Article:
The only way to guarantee press freedom is stop regulating it altogether

Published: February 16, 2017 at 6:45pm

You don’t even need a specific press law for libel because libel can take place in many forms, including by email, so what you actually need is a libel law and leave the press alone.

That’s what freedom of expression is. The compulsion to regulate grows from the idea that freedom is wrong. But it isn’t. It’s a human right. There is no organisational need to regulate. Instead of putting a rocket beneath that ancient anachronism of having newspaper editors formally obliged to register with the government’s Department of Information, they’re widening the net to include websites. The thing to do here is to drop the obligation for newspapers, not to add the obligation for websites.

Another thing they have got to do away with is the ridiculous system of government-issue press cards. Do people even begin to understand how crazy that system is? It was meant originally as a press card that let you in to government press conferences – because we always think big in Malta, and the Auberge de Castille is the White House or Downing Street, with reporters who might be assassins or terrorists in disguise. And along the way it morphed into a general-use press card, which Maltese journalists use as their personal press card rather than just as a press-pass for government business.

I’m sick to the back teeth with writing about this farce, and I see no mention anywhere in the new bill of how they are going to drop the system. My face is all over the place, I can barely leave the house without bogans snapping pictures of me on their phones and sending them to that obese drunkard at the Auberge de Castille, and yet if I turn up to a government press conference, they want to see my Department of Information press card. Because the press card has gone from being proof of identity as a reporter to a licence to enter and ask questions.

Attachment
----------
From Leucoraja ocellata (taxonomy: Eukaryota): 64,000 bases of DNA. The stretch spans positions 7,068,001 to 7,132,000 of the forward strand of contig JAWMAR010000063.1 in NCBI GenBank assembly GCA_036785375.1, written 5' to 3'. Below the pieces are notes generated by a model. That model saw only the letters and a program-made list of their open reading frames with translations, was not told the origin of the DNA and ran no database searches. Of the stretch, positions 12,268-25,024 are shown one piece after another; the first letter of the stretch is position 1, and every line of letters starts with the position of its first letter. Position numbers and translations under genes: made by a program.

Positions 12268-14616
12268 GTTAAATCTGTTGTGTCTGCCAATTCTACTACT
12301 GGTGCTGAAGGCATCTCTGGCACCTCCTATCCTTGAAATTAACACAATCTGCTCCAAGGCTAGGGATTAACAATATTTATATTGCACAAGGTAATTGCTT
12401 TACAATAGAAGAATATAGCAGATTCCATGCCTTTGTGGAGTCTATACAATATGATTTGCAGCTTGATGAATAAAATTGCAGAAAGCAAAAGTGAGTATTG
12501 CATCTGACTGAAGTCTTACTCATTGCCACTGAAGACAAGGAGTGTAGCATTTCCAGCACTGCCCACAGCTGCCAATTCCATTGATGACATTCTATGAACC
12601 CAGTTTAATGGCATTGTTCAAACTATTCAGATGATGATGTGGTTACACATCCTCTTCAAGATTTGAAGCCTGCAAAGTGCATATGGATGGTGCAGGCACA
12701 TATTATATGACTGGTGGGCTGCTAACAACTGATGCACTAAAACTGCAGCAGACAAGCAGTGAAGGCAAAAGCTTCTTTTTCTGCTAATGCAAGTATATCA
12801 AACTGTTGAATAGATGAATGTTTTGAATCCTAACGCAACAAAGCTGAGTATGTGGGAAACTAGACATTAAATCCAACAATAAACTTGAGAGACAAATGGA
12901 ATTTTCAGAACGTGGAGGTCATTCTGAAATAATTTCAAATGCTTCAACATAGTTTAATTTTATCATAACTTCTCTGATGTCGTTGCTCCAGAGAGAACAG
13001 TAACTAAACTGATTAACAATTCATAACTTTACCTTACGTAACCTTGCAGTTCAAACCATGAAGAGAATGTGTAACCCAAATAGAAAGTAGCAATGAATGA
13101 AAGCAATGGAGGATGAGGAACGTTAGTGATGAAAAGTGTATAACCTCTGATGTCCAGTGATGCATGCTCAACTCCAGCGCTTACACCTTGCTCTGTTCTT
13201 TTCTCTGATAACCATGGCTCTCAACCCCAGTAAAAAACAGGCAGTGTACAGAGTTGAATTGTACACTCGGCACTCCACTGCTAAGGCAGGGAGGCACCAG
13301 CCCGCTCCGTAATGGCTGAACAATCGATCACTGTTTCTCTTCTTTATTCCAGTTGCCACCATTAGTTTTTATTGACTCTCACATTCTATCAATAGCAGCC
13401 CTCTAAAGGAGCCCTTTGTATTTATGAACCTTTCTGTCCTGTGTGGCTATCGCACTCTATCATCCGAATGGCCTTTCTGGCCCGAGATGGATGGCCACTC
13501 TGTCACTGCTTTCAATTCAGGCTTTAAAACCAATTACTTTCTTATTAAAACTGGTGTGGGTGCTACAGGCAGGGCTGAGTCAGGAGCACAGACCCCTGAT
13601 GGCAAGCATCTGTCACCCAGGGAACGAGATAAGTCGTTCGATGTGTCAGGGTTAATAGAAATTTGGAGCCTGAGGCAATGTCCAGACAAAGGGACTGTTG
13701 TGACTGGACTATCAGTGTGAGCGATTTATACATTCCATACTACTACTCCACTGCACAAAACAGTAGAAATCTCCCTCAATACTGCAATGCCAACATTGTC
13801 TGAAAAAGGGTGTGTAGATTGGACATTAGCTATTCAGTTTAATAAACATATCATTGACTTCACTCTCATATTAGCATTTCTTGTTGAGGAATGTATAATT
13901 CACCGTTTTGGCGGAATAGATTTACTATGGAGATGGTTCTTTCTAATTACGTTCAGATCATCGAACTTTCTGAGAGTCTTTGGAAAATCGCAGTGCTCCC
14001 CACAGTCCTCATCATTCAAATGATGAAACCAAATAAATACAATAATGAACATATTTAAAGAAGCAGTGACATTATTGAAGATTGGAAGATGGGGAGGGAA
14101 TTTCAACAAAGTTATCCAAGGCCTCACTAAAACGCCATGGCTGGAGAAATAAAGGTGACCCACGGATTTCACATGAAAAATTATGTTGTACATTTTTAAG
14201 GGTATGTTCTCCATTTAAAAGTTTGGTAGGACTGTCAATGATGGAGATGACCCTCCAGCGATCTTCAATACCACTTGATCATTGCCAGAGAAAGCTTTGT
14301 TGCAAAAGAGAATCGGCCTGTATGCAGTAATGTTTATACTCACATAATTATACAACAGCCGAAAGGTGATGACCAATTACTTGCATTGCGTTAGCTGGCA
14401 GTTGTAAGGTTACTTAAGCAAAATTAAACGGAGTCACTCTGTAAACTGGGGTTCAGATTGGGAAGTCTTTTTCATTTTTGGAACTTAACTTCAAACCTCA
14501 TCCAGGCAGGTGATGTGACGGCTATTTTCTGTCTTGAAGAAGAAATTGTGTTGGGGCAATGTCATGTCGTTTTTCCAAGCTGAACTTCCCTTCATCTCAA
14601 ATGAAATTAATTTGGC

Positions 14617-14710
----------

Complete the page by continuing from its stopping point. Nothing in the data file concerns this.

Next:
And the Department of Information will only give me that licence to enter government press conferences if a sign a document declaring myself to be the owner of this website – as though it makes a difference to them who owns the website, or it’s somehow relevant.

We’ve fallen into the trap already of getting so involved in discussing the government’s bill on regulating the press, talking about how it should be changed, that we haven’t stopped to see the obvious: why have any regulation at all?

  • Leon Caruana

    Muscat is getting more delusional by the day and the Labour Party’s instinct has always been to restrict and muzzle opinion rather than the opposite.

    A rather scant consolation, but it is probably EU membership that keeps the reins on the Labour government from going for further restriction.

    And Muscat has the cheek to talk about tarnishing Malta’s reputation. Where the hell in a civilised country is such registration required, apart from Russia?

  • Mario

    But it’s OK to tarnish the country’s reputation by having ministers of state opening companies in Panama, with the declared aim of depositing monies from consultancy fees and commissions amounting to at least a million per annum.

  • Clive Brockdorff

    This is one of the worst things that a government – any government – could do. In it lie the roots of further evils.

  • Melissa

    I guess next they will propose The Patriot Act.

  • Viva la Sicilia

    Freedom of expression is a privilege that belongs to the public in a democracy, not only to journalists.